We waved goodbye to Nathan as he drove off in his grandmother Janet’s car and boarded the ferry.

Various members of the crew came to see us and there were several discussions about the dogs. We wanted the dogs to stay in the van, but were told we had to take them up onto the deck with us. “Upstairs OK,” they said.

So we started the process of decamping onto the back open deck — dog beds and blankets, food and water bowls, and all our own stuff. It took several trips, then we settled down and courier M opened a bottle of wine.

But it got a bit chilly so we went on a recce and found some reclining seats in a lounge area, and moved inside with the dogs. We were all very comfortable until the ship’s purser told us the dogs had to go back outside. We stood our ground and said, either inside or in the van. In the end, he agreed to them going back to the van. (Grins all round!)

The vehicle deck was pretty full and it was quite a job squeezing between the lorries. Roxy was very nervous so, after Diana had settled her other two dogs into the van, she stayed put and called Roxy, who left courier M and and went to her.

Once we were confident the dogs were all comfortable for what was left of the night, we went back to the lounge area. By now it was about midnight. Courier M and Janet played cards, Jayne watched a movie, and everyone else read, until we all eventually fell asleep. We woke this morning to find the ferry pulling into Mersin – only two hours late!

It took us about an hour to clear customs and then Eren and his father arrived from Petical Vets. They checked the dogs’ microchips and agreed we had the right dogs.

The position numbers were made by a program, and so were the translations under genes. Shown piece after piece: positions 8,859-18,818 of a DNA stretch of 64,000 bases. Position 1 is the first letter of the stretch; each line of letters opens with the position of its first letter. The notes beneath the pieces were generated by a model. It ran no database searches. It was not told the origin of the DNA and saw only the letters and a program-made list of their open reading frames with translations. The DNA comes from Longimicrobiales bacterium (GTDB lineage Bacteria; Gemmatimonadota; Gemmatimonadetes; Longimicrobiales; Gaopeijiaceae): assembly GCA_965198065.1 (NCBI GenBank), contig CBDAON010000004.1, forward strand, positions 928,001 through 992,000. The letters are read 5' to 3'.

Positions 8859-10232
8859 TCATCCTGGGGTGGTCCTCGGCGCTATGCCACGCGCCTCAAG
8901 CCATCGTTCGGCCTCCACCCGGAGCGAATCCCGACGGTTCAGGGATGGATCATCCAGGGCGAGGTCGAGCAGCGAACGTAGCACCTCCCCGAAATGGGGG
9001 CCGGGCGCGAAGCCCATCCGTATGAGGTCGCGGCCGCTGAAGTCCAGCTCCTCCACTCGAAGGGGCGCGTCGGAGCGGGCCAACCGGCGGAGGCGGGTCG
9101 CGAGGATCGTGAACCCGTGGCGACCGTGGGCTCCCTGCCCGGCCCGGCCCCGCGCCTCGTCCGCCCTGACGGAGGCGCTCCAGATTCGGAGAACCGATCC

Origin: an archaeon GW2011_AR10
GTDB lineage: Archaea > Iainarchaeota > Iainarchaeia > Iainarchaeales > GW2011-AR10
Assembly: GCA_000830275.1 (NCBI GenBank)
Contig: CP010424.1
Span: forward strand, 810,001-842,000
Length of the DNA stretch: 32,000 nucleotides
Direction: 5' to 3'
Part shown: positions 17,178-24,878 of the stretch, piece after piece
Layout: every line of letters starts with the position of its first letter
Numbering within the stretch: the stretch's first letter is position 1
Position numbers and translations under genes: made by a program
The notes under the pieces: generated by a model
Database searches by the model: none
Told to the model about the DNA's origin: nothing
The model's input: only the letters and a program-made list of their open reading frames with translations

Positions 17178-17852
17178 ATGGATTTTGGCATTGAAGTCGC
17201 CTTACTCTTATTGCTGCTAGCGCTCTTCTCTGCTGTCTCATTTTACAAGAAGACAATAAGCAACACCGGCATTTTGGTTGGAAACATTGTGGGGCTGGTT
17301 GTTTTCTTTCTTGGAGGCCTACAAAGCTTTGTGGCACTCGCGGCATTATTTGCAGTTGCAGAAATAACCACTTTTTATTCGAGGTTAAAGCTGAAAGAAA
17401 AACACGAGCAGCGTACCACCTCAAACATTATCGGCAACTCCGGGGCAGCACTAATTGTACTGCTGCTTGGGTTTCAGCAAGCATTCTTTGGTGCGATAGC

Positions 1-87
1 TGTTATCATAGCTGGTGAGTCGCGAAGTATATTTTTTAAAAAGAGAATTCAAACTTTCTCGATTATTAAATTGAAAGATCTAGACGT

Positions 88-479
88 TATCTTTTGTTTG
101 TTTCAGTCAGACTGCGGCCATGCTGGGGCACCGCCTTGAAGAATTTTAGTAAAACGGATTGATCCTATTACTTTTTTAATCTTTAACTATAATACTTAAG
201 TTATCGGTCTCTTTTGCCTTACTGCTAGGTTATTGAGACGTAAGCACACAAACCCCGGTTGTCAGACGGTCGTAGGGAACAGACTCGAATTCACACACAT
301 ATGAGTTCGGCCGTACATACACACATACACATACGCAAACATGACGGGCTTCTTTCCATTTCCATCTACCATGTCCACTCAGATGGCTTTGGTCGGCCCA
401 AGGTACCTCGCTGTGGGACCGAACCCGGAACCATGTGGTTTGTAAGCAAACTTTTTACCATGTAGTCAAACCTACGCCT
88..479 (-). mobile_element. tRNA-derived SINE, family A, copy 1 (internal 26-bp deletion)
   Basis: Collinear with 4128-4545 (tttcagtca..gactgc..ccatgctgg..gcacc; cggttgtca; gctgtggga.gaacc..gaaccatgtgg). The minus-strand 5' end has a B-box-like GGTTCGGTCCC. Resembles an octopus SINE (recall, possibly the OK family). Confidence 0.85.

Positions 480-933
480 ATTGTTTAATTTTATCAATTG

We were about to head for the veterinary department but it had closed for lunch, so we had to wait until 2.00 pm for the doors to reopen. Now we’re going through paperwork…

We admired the bright red tug boat that pulled our ferry into the port. They're tough little boats and the crew have to be really skilled.

We admired the bright red tug boat that pulled our ferry into the port. They’re tough little boats and the crew have to be really skilled.

The Turkish port of Mersin is really quite large, along the lines of Piraeus port in Athens. There's an Animal Border Inspection Post and they seem to have an organised structure for managing daily comings and goings. We are hopeful our arrival will be seamless!

The Turkish port of Mersin is really quite large, along the lines of Piraeus port in Athens. There’s an Animal Border Inspection Post and they seem to have an organised structure for managing daily comings and goings. We are hopeful our arrival will be seamless!

On spotting Brandy, one of the port workers proudly told us: "I have a dog like this."

On spotting Brandy, one of the port workers proudly told us: “I have a dog like this.”

Diana coming back from walking Tink, Roxy and Jasper

Diana coming back from walking Tink, Roxy and Jasper

Tink wants more tummy rubs and lap time!

Tink wants more tummy rubs and lap time!

Our knights in shining armour — Petical Vets — in conversation with local police officers

Our knights in shining armour — Petical Vets — in conversation with local police officers

Dr Ozbaba (Eren's father) reaches into his car for a microchip reader

Dr Ozbaba (Eren’s father) reaches into his car for a microchip reader

Waiting outside the veterinary department in the shade — here are Jayne and Reo

Waiting outside the veterinary department in the shade — here are Jayne and Reo

The veterinary department at Mersin port, staffed by kind and helpful people

The veterinary department at Mersin port, staffed by kind and helpful people

Eren from Petical Vets, on the right, celebrates his 27th birthday by checking our pile of paperwork with a representative from the veterinary department

Eren from Petical Vets, on the right, celebrates his 27th birthday by checking our pile of paperwork with a representative from the veterinary department